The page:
Please use this identifier to cite or link to this item: https://dora.health.qld.gov.au/qldresearchjspui/handle/1/5537
Title: Continuous positive airway pressure (CPAP) for apnoea of prematurity
Authors: Ho, Jacqueline J
Zakarija-Grkovic, Irena
Lok, Jia Wen
Lim, Eunice
Subramaniam, Prema
Leong, Jen Jen
Issue Date: 18-Jul-2023
Journal: The Cochrane database of systematic reviews
Abstract: Apnoea of prematurity (AoP) is defined as a pause in breathing for 20 seconds or longer, or for less than 20 seconds when accompanied by bradycardia and hypoxaemia, in a preterm infant. An association between the severity of apnoea and neurodevelopmental delay has been reported. Continuous positive airway pressure (CPAP) is a form of non-invasive ventilatory assistance that has been shown to be relatively safe and effective in preventing and treating respiratory distress among preterm infants. It is less clear whether CPAP treatment is safe and effective in the prevention and treatment of AoP. 1. To assess the effects of CPAP on AoP in preterm infants (this may be compared to supportive care or mechanical ventilation). 2. To assess the effects of different CPAP delivery systems on AoP in preterm infants. Searches were conducted in September 2022 in the following databases: Cochrane Library, MEDLINE, Embase, and CINAHL. We also searched clinical trial registries and the reference lists of studies selected for inclusion. We included all randomised and quasi-randomised controlled trials (RCTs) in which researchers determined that CPAP was necessary for AoP in preterm infants (born before 37 weeks). Cross-over studies were also included, provided sufficient data were available for analysis. We used the standard methods of Cochrane and Cochrane Neonatal, including independent assessment of risk of bias and extraction of data by at least two review authors. Discrepancies were resolved by involvement of a third author. We used the GRADE approach to assess the certainty of evidence for the following outcomes: 1) failed CPAP; 2) apnoea; 3) adverse effects of CPAP. We included four single-centre trials conducted in Malaysia, Spain, Germany, and North America, involving 138 infants with a mean/median gestation of 26 to 28 weeks. Two studies were parallel-group RCTs and two were cross-over trials. None of the studies compared CPAP with supportive care. All trials compared one form of CPAP with another. Two compared a variable flow device with ventilator CPAP, one compared two different variable flow devices, and one compared a variable flow device with bubble CPAP. Interventions were administered for periods ranging between six and 48 hours, with pressures between 4 and 6 cm H2O. We assessed all trials as having a high risk of bias for blinding of participants and personnel, and two studies for blinding of outcome assessors. We found a high risk of a carry-over effect in two studies where the washout period was not adequately described, and a high risk of bias in a study that appeared to use an analysis method not generally accepted for cross-over studies. Comparison 1. CPAP and supportive care compared to supportive care alone We did not identify any study for inclusion in this comparison. Comparison 2. CPAP delivered by different types of devices 2a. Variable flow compared to ventilator CPAP Two studies were included in this comparison. We are very uncertain whether there is any difference in the incidence of failed CPAP, defined as the need for mechanical ventilation (risk ratio (RR) 0.16, 95% confidence interval (CI) 0.01 to 2.90; 1 study, 26 participants; very low-certainty). We are very uncertain whether there is any difference in the frequency of apnoea events (mean difference (MD) per four-hour interval -0.10, 95% CI -1.30 to 1.10; 1 study, 26 participants; very low-certainty). We are uncertain whether there is any difference in adverse events. Neurodevelopmental outcomes were not reported. 2b. Variable flow compared to bubble CPAP We included one study in this comparison, but it did not report our pre-specified outcomes. 2c. Infant Flow variable flow CPAP compared to Medijet variable flow CPAP We are very uncertain whether there is any difference in the incidence of failed CPAP (RR 2.62, 95% CI 0.91 to 7.53; 1 study, 80 participants; very low-certainty). The frequency of apnoea was not reported, and we do not know whether there is any difference in adverse events. Neurodevelopmental outcomes were not reported. Comparison 3. CPAP compared to mechanical ventilation We did not identify any studies for inclusion in this comparison. Due to the limited available evidence, we are very uncertain whether any CPAP device is more effective than other forms of supportive care, other CPAP devices, or mechanical ventilation for the prevention and treatment of AoP. The devices used in these studies included two types of variable flow CPAP device: bubble CPAP and ventilator CPAP. For each comparison, data were only available from a single study. There are theoretical reasons why these devices might have different effects on AoP, therefore further trials are indicated.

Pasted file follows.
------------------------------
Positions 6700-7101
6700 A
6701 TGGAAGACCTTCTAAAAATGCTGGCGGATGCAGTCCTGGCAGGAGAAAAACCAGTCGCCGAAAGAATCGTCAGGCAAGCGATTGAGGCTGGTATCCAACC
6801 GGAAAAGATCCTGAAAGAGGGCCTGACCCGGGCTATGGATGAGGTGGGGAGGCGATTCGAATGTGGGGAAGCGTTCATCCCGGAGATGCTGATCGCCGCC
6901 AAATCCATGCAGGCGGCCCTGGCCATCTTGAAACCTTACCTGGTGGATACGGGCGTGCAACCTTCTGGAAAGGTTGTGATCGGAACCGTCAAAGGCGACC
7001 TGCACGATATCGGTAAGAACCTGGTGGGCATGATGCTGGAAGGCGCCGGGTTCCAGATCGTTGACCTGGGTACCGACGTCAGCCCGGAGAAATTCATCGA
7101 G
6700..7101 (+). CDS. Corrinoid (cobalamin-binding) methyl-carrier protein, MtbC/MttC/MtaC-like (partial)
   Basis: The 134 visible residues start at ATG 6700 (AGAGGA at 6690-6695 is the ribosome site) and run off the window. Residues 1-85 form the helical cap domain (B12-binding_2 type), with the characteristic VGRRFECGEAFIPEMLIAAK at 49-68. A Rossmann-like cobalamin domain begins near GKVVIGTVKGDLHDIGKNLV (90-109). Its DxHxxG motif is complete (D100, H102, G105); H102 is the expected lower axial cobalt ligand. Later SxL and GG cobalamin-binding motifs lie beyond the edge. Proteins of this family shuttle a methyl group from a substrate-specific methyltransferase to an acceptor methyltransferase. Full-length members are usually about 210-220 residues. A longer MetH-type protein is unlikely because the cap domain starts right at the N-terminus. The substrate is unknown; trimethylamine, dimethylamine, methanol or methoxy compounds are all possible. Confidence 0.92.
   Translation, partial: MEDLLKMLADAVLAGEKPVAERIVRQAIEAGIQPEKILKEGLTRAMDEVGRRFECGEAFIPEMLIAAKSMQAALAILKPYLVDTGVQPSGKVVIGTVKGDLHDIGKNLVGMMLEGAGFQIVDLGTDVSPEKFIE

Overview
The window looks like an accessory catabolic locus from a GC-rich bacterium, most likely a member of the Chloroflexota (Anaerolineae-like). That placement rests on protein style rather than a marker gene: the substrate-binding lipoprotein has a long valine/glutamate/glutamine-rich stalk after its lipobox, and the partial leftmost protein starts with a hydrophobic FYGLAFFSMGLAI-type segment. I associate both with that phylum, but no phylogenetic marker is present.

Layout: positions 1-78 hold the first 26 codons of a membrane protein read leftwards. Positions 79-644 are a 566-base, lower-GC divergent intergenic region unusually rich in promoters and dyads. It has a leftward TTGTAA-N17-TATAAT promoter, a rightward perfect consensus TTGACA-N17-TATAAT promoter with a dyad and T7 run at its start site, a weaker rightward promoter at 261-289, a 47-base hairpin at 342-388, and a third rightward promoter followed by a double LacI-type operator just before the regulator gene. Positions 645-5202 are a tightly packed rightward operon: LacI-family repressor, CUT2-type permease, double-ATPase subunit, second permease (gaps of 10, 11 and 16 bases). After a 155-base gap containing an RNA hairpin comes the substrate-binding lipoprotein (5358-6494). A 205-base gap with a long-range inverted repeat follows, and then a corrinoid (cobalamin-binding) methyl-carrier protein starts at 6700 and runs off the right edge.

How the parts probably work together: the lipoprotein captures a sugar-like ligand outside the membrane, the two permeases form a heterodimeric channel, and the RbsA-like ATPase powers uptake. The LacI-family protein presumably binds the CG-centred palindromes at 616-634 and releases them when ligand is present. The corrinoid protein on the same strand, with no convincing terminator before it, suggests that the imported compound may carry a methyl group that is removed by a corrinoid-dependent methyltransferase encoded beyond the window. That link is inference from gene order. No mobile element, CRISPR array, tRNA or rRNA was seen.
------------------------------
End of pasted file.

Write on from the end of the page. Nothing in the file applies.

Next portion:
DOI: 10.1002/14651858.CD013660.pub2
metadata.dc.rights.holder: Prema Subramaniam
Keywords: Continuous Positive Airway Pressure;CPAP;Infant, Premature;Infant, Extremely Premature;Apnoea;Paediatrics;Pediatrics
Type: Article
Appears in Sites:North West HHS Publications

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